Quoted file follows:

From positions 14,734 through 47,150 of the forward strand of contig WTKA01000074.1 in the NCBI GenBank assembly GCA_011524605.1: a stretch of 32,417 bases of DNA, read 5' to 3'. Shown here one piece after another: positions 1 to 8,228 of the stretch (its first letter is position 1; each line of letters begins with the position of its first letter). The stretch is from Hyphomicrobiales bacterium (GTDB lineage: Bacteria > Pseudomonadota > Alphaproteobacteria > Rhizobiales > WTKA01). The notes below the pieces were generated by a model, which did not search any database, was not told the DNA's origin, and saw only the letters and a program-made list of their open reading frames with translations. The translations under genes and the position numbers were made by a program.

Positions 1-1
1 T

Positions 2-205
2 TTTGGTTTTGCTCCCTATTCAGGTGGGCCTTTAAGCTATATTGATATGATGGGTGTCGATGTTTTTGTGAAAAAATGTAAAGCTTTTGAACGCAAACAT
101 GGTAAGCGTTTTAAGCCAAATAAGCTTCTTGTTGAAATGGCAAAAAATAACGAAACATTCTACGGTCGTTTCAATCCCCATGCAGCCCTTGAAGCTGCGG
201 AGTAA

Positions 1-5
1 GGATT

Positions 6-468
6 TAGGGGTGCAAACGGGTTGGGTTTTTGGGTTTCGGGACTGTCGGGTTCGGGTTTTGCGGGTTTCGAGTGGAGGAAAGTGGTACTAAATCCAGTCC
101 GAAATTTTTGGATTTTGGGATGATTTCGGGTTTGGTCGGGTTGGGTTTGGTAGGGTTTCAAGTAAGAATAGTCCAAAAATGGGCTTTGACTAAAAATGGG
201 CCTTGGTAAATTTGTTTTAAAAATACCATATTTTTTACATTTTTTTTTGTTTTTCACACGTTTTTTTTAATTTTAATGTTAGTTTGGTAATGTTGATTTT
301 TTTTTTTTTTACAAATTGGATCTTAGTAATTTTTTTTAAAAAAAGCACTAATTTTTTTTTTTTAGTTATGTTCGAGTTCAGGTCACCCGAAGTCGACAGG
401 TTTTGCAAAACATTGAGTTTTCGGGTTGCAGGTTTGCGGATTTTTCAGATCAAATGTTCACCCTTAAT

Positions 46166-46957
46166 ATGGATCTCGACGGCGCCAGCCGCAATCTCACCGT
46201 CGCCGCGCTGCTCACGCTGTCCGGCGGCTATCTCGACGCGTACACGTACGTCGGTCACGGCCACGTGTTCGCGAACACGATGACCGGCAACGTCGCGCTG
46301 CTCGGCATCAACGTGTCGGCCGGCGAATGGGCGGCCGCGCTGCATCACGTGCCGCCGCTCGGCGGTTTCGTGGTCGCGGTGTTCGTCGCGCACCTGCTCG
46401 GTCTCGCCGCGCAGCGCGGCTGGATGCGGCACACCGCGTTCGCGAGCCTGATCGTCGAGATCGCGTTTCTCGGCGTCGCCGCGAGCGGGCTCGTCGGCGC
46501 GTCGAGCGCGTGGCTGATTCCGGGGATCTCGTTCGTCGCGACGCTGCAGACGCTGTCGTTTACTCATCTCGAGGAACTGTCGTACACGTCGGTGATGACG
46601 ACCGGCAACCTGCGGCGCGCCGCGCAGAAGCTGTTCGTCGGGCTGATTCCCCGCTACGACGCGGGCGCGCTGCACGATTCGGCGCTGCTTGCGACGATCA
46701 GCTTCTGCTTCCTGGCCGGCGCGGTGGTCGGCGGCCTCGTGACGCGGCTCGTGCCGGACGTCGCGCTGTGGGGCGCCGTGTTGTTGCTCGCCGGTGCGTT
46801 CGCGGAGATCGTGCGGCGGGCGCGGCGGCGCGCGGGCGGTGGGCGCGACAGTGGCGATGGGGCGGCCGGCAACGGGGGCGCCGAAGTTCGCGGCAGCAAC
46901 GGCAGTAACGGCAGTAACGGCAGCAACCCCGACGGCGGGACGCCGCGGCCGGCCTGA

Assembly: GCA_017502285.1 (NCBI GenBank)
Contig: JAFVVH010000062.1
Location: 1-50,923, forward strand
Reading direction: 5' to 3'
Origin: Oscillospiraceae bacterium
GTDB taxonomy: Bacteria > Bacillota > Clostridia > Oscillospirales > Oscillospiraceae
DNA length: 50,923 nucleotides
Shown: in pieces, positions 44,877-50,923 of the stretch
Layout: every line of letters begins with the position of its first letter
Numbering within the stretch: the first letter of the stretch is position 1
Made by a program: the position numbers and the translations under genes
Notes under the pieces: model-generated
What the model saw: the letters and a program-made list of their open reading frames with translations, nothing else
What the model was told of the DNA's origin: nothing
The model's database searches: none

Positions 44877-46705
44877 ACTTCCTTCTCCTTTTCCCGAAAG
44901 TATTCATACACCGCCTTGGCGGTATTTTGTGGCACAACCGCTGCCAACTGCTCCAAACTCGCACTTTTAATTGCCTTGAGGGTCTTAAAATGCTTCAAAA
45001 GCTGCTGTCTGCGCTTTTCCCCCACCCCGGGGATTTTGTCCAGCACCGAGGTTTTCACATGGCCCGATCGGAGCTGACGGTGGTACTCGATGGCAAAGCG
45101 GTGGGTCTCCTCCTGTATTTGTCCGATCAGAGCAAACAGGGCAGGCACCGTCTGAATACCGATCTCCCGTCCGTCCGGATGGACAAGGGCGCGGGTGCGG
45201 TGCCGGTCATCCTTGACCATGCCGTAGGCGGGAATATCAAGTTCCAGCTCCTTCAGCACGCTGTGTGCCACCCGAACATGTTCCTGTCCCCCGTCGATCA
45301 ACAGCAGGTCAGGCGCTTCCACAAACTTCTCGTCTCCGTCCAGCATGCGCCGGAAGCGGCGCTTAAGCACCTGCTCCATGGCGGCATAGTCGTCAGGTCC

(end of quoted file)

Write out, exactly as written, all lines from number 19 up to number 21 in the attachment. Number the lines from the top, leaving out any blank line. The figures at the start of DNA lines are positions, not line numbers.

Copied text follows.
46301 CTCGGCATCAACGTGTCGGCCGGCGAATGGGCGGCCGCGCTGCATCACGTGCCGCCGCTCGGCGGTTTCGTGGTCGCGGTGTTCGTCGCGCACCTGCTCG
46401 GTCTCGCCGCGCAGCGCGGCTGGATGCGGCACACCGCGTTCGCGAGCCTGATCGTCGAGATCGCGTTTCTCGGCGTCGCCGCGAGCGGGCTCGTCGGCGC
46501 GTCGAGCGCGTGGCTGATTCCGGGGATCTCGTTCGTCGCGACGCTGCAGACGCTGTCGTTTACTCATCTCGAGGAACTGTCGTACACGTCGGTGATGACG